Get Your Priorities Straight

April 16, 2016

 

What do most people do in a disaster? Panic, of course. Run, scream, blame somebody, freak out. Or freeze and hope someone saves them. However, you are on this site because you have common sense, and you know that panicking is the least helpful thing you can do. Here we will discuss disasters like a big storm, a flood, an earthquake or major power out.

 

Priorities: Any time in life when you have too much to do, you set priorities. Decide what’s most important, and do that first.

 

1. SAFETY

Are you in a safe place? Are your people safe?

 

If it’s a flood, GET TO HIGHER GROUND! If it’s an earthquake and you are in a tsunami zone, GET TO HIGHER GROUND. On the West Coast, they tell us we have 15 minutes after the quake to be out of the zone. Is there a fire? GET OUT AND GO FAR AWAY. 

 

Stuff is stuff and can be replaced. Get your people and go.

 

Any injuries? Take care of major stuff first, like bleeding. Later take care of the minor stuff, like a broken finger. Here is a link to some basic first aid info.  

 

Safety hazards? Here's a great youtube about downed power lines

 

Turn off the gas and the water or anything that might be a hazard.

 

2. SHELTER/SAFE PLACE TO BE

You can live three weeks without food, three days without water but three hours without shelter if it’s too cold. If your home is not safe, find a safe place for a tent or evacuate to a shelter. If it’s cold, work on a fire. Here is a link on how to build a fire. It’s essential to stay dry and out of the wind

 

3. CLEANLINESS

After Hurricane Katrina, some evacuees suffered from Salmonella, cholera and norovirus. That would be a bummer to survive a catastrophic flood and die of diarrhea.

 

Flooding picks up sewage from homes and the sewer system. It also picks up chemicals like gasoline from cars and spreads it all over. When the floods recede, the sewage and poisons cover everything. I don’t even like thinking about the pollution from the Fukushima disaster in Japan.

 

Establish where people will relieve themselves and who will keep that area clean.  A 5 gal plastic bucket with a plastic garbage bag makes a great toilet. Just remember, sewage is a veritable soup of diseases that can wipe out whole towns. Plastic bags are a good item to stockpile to use in your bucket toilet. It might be tempting to wash the bucket in the stream, but that just sends filth and disease to all those downstream. It’s better to dig a hole and bury waste.

 

Overcrowding in evacuee shelters can spread disease like wildfire. Colds, flu, hepatitis A are the common ones. In the Philippines in 1991 Mt. Pinatubo erupted, and there were 18,000 cases of measles among the displaced people.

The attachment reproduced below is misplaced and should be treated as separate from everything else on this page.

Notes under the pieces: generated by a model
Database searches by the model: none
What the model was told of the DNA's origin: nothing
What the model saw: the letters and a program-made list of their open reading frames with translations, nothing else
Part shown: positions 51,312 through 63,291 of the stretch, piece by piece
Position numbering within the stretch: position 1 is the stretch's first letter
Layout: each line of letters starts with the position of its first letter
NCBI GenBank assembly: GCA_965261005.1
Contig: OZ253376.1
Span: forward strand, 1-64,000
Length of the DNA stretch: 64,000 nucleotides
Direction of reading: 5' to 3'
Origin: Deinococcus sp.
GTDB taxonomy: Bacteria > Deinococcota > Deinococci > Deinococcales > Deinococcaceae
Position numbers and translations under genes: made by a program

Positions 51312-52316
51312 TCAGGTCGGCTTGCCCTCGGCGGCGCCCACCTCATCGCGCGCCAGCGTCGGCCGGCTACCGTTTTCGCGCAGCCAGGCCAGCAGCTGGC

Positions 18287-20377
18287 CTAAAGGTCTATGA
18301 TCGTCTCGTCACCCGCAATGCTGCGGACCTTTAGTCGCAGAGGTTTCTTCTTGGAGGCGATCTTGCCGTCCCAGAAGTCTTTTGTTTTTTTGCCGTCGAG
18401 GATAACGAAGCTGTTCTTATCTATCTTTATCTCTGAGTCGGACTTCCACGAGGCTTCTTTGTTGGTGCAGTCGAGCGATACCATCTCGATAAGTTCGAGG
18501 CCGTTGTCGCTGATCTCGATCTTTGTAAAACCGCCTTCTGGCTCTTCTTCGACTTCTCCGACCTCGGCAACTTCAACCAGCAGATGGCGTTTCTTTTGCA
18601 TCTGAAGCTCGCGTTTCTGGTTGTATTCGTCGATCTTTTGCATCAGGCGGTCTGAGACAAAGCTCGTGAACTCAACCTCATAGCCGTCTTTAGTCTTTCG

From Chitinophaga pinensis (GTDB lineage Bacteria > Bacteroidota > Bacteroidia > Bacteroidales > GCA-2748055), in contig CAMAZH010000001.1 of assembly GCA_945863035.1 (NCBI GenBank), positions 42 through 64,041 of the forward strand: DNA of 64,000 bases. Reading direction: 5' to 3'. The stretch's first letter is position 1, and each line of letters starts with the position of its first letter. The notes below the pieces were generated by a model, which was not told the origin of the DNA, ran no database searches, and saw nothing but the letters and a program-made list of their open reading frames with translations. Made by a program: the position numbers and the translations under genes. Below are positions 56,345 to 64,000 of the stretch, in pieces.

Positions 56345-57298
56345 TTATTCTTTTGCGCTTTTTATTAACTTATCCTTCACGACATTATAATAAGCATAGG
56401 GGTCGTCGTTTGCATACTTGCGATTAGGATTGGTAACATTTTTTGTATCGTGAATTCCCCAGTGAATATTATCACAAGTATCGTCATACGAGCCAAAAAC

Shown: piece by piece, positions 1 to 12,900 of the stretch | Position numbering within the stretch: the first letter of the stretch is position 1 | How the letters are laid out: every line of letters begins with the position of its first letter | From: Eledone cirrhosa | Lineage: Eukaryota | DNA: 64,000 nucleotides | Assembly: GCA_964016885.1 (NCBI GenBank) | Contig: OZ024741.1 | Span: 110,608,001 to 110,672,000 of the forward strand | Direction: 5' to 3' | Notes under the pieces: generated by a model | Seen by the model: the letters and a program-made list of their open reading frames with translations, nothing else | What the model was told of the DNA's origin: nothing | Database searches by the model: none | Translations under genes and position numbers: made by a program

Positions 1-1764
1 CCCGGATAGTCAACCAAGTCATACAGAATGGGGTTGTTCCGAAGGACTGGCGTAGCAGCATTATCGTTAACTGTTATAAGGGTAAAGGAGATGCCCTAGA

The number one best way to not become infected with illness is to wash your hands!  

 

4. WATER AND FOOD

High priority is having access to water and food. Hopefully you've done a good job of storing them.

 

Next priority is using them wisely. No electricity, so keep fridge shut so food doesn't spoil. It will take a fridge a few hours to warm to room temp. 

 

What is most likely to spoil and hurt you? If there is any meat, you should not let that warm up for more than a couple hours. It can make you extremely sick, and you may not be able to tell while eating it. Prepared food is the same. Milk and fruit and vegies get the sniff test. You can usually tell if they are spoiled.  Condiments last longer, varying times. Some, like ketchup, mustard, jelly, vinegar dressings and soy sauce are fine out of the fridge. Some, like mayo and creamy dressings, can make you very sick.

 

Use wisdom. Going hungry is better than food poisoning.

 

Eat fridge stuff first, starting with the most likely to spoil. After a day or two the freezer will warm up. It takes longer, first it has to thaw, come up to fridge temp and then high enough to spoil. By the 2nd or 3rd day, start eating the freezer food or sharing with others. 


If you have a lot of meat, and you have a fire, and you have salt and/or soy sauce, you have the makings of some homemade jerky that will last awhile. The salt and the dryness preserve the meat. If you do it correctly, it can last for months. Most of us don’t have the experience to make it safe enough to last months, and meat can make you very sick if it spoils, so be careful. If you can preserve it enough to last a couple weeks, you will have a good source of protein. And there’s nothing better than homemade jerky. Practice now.

 

DON'T FORGET PROTECTION!

Depending on where you live, this will be higher or lower on your priority list. If you live in downtown with gang members selling drugs outside your door, your situation is totally different than a farm community where many of the neighbors are relatives. You might do well to join forces with your friends or neighbors and form a united front against looters. You might need to stand guard at night to protect yourself.

 

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